* * *
Type: Extensive animal habitat
Time: Continuous viewing but access is limited
Kelly says: Takes persistence to see it all
This is one of Busch Gardens' major zoological achievements, a 50-acre preserve that evokes the vast grasslands of Eastern Africa. (Serengeti is a Masai word meaning "plain without end.")
Here, Busch displays a representative cross section of African plains dwellers, from charming curiosities like giraffes and the endangered black rhinoceros, to the herd animals—lithe gazelles and lumbering wildebeest (or gnus).
There are some African birds here, too, like the maribou stork, but most of the birds you will see are what Busch Gardens calls "fly-ins," Florida species that recognize a good deal when they see one. The rule of thumb is that if it's a bird and white, it's a Tampa Bay local.
It’s a brilliant idea and, by and large, well executed, although it still looks far more like Florida scrub land than the real Serengeti. The concept and the design involve a number of tradeoffs. By mimicking nature, the designers have made the animals hard to see — just like in the wild.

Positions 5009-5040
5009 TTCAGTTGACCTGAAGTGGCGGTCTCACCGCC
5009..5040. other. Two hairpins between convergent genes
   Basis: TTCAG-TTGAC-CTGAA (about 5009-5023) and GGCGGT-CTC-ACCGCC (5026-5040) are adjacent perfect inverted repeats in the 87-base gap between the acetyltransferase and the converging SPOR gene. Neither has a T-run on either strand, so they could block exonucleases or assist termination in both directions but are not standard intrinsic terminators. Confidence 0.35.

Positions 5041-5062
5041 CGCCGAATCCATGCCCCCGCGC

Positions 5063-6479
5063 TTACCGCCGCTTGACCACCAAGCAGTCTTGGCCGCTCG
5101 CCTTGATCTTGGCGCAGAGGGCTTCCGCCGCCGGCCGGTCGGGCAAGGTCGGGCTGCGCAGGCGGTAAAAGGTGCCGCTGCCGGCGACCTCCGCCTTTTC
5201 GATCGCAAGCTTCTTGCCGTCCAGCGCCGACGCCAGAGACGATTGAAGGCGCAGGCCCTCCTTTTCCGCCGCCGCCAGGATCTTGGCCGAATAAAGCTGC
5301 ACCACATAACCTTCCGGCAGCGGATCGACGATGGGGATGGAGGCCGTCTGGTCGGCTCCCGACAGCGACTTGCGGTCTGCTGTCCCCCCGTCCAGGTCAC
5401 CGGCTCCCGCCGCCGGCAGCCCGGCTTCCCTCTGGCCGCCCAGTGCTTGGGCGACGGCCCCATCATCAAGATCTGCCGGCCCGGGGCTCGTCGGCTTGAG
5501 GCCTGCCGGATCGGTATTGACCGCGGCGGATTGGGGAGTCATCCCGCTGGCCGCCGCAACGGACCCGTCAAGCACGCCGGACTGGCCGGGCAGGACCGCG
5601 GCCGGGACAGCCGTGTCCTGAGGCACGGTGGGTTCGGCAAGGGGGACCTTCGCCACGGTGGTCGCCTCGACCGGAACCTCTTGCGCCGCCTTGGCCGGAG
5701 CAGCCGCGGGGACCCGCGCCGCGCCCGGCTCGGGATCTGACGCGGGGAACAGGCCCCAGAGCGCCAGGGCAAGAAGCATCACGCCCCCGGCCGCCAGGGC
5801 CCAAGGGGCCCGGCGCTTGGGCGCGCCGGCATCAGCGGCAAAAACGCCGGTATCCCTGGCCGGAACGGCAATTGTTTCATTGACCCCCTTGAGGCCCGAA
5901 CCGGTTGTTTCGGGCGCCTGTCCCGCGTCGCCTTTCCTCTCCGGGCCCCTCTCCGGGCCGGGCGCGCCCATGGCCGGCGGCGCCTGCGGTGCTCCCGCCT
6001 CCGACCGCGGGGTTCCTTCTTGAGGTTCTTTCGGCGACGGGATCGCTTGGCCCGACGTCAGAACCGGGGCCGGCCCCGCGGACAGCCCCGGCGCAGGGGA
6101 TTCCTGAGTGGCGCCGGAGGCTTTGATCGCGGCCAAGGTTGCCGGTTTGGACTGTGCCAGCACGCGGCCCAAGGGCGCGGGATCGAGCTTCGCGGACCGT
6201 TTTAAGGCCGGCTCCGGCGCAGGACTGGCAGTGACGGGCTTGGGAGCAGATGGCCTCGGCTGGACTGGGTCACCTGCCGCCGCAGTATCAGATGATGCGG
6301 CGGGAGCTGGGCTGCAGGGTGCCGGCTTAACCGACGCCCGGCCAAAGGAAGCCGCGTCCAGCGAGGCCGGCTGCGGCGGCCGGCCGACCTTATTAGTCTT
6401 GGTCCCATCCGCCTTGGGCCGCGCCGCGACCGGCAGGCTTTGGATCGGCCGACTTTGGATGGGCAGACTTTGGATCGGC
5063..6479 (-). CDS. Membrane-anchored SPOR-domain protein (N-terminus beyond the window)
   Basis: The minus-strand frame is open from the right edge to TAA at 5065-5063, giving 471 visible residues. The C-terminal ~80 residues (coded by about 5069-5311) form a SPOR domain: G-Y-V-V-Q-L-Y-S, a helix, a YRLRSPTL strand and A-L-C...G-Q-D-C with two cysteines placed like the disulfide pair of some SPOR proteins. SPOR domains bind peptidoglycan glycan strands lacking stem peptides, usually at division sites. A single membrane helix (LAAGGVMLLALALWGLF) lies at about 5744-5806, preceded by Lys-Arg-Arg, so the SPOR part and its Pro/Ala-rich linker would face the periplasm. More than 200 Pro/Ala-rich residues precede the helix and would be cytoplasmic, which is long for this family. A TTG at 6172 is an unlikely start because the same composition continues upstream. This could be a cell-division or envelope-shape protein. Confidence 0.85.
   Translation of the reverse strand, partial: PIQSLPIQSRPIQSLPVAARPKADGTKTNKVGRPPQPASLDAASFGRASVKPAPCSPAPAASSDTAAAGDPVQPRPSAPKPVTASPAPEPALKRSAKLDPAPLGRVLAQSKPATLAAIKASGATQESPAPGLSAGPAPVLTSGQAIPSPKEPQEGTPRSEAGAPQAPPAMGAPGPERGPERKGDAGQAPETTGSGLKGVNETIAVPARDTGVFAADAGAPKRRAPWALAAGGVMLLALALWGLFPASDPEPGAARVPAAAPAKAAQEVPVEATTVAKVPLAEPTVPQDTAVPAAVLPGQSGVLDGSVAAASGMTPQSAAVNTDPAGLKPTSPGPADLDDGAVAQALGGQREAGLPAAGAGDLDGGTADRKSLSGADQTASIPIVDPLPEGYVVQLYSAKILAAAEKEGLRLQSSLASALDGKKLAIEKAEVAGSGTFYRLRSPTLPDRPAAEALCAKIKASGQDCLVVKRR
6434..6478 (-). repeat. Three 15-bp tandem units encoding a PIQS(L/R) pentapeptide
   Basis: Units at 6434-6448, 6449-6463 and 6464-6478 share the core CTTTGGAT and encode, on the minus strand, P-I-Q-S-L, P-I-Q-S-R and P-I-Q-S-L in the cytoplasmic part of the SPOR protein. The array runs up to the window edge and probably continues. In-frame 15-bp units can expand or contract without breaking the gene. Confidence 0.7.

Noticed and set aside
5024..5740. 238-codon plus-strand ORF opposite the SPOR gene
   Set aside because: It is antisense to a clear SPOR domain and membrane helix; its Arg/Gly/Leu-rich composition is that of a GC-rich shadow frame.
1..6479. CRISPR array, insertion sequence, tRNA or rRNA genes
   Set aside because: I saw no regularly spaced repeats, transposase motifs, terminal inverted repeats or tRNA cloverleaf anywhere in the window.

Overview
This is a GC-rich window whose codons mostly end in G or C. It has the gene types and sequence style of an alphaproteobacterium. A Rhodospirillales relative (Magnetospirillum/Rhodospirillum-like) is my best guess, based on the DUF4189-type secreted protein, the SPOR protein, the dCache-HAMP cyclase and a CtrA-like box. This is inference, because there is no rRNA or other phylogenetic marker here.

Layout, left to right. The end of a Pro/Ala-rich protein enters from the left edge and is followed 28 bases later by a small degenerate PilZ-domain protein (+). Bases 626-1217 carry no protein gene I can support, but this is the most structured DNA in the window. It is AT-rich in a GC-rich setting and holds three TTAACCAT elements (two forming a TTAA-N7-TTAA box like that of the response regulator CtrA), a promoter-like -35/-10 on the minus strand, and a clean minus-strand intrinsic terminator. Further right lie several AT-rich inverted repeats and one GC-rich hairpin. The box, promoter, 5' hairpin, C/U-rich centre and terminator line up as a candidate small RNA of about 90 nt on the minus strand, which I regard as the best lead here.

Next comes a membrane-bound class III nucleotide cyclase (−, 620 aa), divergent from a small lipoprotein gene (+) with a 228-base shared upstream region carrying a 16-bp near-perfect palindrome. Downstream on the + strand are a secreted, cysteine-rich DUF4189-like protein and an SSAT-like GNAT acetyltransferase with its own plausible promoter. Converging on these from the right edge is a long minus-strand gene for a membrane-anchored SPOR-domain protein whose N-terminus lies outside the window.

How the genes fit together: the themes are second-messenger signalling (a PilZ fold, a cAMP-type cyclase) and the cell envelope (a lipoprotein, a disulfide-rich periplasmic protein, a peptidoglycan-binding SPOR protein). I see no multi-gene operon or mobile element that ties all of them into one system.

Although you can see into the Serengeti from Nairobi or the terrace of the Crown Colony House, the only way to get a good look is to go inside. Unless you are willing to pay the stiff extra fee for the Serengeti Safari Tour, that can be accomplished only by the Skyride (see below) and by the Trans-Veldt Railroad (see the Stanleyville section, above) that circles the perimeter. So your routes through the Serengeti are predetermined as are the lengths of your visits.
This creates a number of minor problems. There’s no guarantee that the animals will be in prime viewing position (or even visible) when you pass by, although it’s unlikely that you will miss much. And, if an animal catches your fancy or is doing something particularly interesting, your vehicle simply keeps on going; you don’t have the luxury of stopping. You also have no control over how close you can get to the animals (with the notable exception of the Serengeti Safari Tour).
That being said, the Serengeti Plain remains a major feather in Busch Gardens’ zoological cap. The animals enjoy a much more spacious and natural environment than they would have in a more “traditional” zoo and we probably shouldn’t complain too much about the compromises we must make for their comfort.
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